Re: Open Access: Petition to the German Parliament

From: Richard Poynder <>
Date: Fri, 13 Nov 2009 20:34:03 -0000

An interview with Lars Fischer, the person who drafted the German
petition, can be read here:


Richard Poynder



From: American Scientist Open Access Forum
On Behalf Of Stevan Harnad
Sent: 13 November 2009 10:46
Subject: Re: Open Access: Petition to the German Parliament


On 13-Nov-09, at 4:18 AM, Talat Chaudhri wrote:

Presuming that all EU citizens can sign the petition, there is the
slight difficulty that those that cannot read German, like me, will
find it hard to know how to do so. The English translation in the
link provided by Prof Hilf only provides translation of the text
itself. I'd appreciate guidance on where to click on the German web
site, from anyone who does read German. A small matter, I know - but
an important one!


Yes, citizens of other countries can sign, and fortunately Professor
Hilf has provided the instructions (apologies for not having included
it with his original posting):


How to vote (sorry, it is a little clumsy):

1. register: call the link 
and go for the second line 'registrieren' and register.
[and enter your Country at the line 'Land').

2. you get an email with your permanent Username (Benutzername)
which should be the word 'Nutzer' together with a 6-decimal 

3. you go back to the serverpage and login:
[enter the Username) and the emailed-to-you password.

4.  you find the petition 'Wissenschaft und Forschung - 
Kostenloser Erwerb wissenschaftlicher Publikationen'
by either scrolling to page two or three or by 
using the 'detailed search' button. I typed in 'Kostenloser Erwerb'.

5. vote by clicking on the title and then in the fourth column
you can vote by clicking on 'Petition mitzeichnen' 
[zeichnen means signing]



Stevan Harnad wrote:

** Apologies for Cross-Posting **


      Professor Eberhard Hilf is inviting the German and

      scholarly and scientific community to sign a petition to
      mandate Open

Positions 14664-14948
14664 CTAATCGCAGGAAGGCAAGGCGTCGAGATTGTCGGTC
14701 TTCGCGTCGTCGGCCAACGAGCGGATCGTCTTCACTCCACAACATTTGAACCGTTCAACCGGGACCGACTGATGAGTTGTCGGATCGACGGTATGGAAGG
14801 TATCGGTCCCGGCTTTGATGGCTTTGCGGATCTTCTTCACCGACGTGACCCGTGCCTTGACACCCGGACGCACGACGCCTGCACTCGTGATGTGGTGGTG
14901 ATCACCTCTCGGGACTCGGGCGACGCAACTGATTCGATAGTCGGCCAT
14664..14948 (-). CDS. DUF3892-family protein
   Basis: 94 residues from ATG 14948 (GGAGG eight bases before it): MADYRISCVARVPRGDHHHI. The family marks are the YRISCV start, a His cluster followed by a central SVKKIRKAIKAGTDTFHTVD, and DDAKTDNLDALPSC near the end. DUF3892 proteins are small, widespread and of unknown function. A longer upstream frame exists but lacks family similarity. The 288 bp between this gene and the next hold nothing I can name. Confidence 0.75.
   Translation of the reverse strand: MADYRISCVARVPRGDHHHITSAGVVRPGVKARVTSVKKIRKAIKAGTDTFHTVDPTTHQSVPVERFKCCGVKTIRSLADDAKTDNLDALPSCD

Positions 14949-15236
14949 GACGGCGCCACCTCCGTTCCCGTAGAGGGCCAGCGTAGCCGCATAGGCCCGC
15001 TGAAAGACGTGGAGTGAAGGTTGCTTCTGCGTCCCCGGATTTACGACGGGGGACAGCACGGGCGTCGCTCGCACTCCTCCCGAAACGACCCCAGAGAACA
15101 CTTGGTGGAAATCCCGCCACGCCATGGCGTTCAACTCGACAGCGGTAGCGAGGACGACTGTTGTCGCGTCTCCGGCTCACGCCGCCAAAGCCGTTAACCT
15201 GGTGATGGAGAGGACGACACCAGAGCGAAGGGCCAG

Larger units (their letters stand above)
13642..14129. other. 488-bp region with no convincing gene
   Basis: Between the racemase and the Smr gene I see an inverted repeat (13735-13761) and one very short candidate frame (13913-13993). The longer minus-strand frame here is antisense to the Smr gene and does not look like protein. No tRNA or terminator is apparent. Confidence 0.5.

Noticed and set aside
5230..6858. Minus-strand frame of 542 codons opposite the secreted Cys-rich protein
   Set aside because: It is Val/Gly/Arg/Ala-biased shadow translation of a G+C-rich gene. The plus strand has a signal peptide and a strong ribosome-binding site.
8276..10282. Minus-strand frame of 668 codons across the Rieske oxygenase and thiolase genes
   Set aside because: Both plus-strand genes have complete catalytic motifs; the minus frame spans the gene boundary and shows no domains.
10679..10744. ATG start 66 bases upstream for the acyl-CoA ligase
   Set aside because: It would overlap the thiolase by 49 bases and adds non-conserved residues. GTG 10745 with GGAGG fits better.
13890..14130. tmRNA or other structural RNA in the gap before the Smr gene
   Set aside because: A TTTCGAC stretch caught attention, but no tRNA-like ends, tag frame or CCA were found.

Access in Germany.



      Professor Hilf writes:


      A Petition to the German Parliament (Deutscher Bundestag)
      for Open

      Access of documents in science and research has been
      launched by Lars

      Fischer, see the English version of the Petition:


      It can be signed online at Signing the petition:;sa=details;petiti


      The large and renowned Science Organisations in Germany
      and the

      Coalition for Action "Copyright for Education and
      Research" are

      calling all persons, active in science and academic

      students and staff, librarians, scientists, to sign the
      petition, SEE

      [Press Release in German].



      Statement of the Workgroup Open Access of the Alliance of
      the German

      Science Organisations (Allianz der Wissenschaften): Open

      positions. processes, perspectives; (in German): Open

      Positionen, Prozesse, Perspektiven; Arbeitsgruppe Open
      Access in der

      Allianz der deutschen Wissenschaftsorganisationen.




      Lars Fischer's statement is vague and thereby poses some
      risk of

      having no practical effect unless it is made clear
      exactly what the

      Bundestag is being asked to do, why, and how.


      Fortunately, it can be stated very clearly exactly what
      the petition

      is for, and why, and if this clarification can be coupled
      with the